The Original Robots Were Flesh and Bone

When you think of science fiction robots, you probably think of Bender, or R2D2, or Tom Servo, or Gort, right? Human-like mechanical characters?

Yeah, no.

The word 'robot' was actually invented in 1921 for the play, "R.U.R" by Karel Capek. Those robots were more like artificial humans, people grown in vats and assembled as needed, but not considered to be real people.

There are lots of other artificial humans in fiction. Probably the most famous assembled artificial man is Frankenstein's nameless creature in Mary Shelley's 1818 novel. Victor Frankenstein put him together out of organs stolen from cadavers.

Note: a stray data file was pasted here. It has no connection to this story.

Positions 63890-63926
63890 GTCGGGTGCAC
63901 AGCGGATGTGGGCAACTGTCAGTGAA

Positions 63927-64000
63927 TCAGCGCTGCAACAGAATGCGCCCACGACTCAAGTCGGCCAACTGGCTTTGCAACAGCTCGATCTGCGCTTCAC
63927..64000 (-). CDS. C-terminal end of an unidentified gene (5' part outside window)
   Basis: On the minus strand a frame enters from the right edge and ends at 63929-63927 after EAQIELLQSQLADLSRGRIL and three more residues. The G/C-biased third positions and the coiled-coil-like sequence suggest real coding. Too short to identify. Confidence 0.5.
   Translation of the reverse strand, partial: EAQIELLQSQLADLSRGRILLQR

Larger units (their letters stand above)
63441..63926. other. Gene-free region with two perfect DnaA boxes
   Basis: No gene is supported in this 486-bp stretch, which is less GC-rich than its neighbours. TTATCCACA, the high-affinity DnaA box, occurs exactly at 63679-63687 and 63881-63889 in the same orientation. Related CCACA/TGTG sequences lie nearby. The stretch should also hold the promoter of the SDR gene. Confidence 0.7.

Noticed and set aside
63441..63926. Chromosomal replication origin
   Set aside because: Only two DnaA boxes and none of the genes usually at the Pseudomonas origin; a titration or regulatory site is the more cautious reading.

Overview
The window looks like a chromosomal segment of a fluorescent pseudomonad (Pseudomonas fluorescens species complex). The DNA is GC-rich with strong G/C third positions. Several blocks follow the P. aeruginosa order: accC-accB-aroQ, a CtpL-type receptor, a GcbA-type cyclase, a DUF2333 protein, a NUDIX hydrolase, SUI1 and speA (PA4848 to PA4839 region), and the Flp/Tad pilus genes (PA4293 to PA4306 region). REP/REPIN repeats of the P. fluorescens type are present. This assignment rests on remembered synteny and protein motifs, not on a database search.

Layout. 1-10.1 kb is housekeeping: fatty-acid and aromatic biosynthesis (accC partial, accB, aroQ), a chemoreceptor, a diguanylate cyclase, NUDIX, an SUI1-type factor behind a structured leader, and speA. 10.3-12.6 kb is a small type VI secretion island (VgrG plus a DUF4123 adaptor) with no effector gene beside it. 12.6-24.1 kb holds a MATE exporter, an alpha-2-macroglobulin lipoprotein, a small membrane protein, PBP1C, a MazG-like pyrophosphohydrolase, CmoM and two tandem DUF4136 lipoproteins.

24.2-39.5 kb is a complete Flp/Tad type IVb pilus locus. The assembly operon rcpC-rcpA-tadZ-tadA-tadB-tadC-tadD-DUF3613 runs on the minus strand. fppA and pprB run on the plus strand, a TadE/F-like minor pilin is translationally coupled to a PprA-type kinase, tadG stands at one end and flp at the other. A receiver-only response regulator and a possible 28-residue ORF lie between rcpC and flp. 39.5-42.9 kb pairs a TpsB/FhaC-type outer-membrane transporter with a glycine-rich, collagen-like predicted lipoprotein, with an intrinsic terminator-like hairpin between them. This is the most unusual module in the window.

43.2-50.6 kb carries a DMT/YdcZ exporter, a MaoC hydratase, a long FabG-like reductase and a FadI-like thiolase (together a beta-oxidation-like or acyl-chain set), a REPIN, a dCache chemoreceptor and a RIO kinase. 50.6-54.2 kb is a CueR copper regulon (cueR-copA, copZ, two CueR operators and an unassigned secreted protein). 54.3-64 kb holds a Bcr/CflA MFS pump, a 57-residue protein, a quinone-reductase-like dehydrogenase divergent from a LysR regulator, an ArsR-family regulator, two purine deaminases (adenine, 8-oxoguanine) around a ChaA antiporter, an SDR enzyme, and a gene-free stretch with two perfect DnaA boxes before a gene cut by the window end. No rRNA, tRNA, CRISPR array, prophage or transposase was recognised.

Another literary artificial human is R. Daneel Olivaw, in Isaac Asimov's Caves of Steel, The Naked Sun, and The Robots of Dawn.

More currently, we have the soldiers in John Scalzi's Old Man's War (and its sequels), and the Cylons in the 2003 remake of Battlestar Galactica (and the many tie-in novels).

So far, most of these have been artificial humans assembled from organic parts. The exception are the Cylons, who were also grown in vats, but in one piece. No assembly required. But then, what about Neo, in The Matrix?

Neo was also grown in a vat. So, is he human or not? If he is, then are Cylons human? If human-ness comes being born in one piece, do we stop being human when we get a transplant -- when we get a part replaced? Something to think about.

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